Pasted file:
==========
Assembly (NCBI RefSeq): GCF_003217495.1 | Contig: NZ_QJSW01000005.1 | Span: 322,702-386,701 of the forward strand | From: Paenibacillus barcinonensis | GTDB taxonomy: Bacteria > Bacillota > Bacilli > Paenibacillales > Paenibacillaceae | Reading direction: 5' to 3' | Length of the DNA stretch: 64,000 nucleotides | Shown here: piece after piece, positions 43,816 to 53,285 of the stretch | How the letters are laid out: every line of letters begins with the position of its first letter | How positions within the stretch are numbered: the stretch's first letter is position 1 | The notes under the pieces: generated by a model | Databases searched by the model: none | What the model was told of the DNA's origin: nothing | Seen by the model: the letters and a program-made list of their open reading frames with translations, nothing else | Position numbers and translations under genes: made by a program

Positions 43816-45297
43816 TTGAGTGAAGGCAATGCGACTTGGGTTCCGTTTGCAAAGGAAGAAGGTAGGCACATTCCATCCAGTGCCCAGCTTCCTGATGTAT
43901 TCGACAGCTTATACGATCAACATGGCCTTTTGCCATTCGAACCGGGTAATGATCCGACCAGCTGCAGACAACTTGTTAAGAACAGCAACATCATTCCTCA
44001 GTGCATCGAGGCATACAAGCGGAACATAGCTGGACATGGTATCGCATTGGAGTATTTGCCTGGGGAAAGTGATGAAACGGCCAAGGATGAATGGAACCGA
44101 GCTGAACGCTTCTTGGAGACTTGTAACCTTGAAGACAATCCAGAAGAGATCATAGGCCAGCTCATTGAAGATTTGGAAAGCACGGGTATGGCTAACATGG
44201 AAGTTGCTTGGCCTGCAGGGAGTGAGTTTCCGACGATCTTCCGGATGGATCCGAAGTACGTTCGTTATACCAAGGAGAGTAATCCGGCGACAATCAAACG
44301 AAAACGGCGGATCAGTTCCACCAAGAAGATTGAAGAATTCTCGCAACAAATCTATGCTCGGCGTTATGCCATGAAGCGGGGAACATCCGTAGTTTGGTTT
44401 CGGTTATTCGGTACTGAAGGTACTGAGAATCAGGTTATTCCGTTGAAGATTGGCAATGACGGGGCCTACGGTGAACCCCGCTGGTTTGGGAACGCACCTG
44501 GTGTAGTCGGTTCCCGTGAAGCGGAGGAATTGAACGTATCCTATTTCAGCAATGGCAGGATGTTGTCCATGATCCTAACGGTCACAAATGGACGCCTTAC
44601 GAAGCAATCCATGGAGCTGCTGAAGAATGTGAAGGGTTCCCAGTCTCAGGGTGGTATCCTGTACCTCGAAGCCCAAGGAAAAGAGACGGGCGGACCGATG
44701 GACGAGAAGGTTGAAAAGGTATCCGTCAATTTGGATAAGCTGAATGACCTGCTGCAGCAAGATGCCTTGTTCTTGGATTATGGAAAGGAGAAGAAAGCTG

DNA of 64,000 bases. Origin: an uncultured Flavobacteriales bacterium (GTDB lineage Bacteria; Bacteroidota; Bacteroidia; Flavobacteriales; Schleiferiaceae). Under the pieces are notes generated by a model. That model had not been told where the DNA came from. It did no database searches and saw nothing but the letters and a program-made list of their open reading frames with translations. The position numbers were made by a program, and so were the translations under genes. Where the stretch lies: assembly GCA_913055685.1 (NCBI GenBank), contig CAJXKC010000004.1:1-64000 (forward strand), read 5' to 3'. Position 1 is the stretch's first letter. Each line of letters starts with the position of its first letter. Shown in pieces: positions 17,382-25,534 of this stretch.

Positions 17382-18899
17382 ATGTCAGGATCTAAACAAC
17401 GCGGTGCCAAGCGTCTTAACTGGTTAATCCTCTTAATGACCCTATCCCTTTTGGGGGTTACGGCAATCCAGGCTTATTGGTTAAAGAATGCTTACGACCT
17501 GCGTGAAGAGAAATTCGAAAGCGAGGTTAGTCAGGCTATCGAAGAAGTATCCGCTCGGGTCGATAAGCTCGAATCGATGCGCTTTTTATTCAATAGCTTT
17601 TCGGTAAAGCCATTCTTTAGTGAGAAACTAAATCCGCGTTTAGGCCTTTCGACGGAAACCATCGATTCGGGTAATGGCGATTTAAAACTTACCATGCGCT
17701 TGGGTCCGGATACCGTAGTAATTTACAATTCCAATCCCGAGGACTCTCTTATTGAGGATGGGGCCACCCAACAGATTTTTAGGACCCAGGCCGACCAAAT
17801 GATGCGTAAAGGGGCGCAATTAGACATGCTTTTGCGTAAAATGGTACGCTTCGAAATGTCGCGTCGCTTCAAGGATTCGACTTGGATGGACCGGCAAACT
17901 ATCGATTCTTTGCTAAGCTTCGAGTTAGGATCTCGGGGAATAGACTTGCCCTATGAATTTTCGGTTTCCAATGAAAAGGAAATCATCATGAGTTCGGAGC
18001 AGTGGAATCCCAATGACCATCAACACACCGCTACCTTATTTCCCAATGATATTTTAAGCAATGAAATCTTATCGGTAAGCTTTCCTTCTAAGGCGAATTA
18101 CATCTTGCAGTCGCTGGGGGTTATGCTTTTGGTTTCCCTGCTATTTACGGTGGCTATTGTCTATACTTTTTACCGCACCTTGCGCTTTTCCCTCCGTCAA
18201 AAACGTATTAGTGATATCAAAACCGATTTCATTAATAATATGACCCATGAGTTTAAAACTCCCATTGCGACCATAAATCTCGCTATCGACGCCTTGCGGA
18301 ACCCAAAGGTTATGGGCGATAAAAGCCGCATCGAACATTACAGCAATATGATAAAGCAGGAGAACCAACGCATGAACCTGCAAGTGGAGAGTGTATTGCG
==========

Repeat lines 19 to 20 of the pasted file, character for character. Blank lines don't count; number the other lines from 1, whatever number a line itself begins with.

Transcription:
17701 TGGGTCCGGATACCGTAGTAATTTACAATTCCAATCCCGAGGACTCTCTTATTGAGGATGGGGCCACCCAACAGATTTTTAGGACCCAGGCCGACCAAAT
17801 GATGCGTAAAGGGGCGCAATTAGACATGCTTTTGCGTAAAATGGTACGCTTCGAAATGTCGCGTCGCTTCAAGGATTCGACTTGGATGGACCGGCAAACT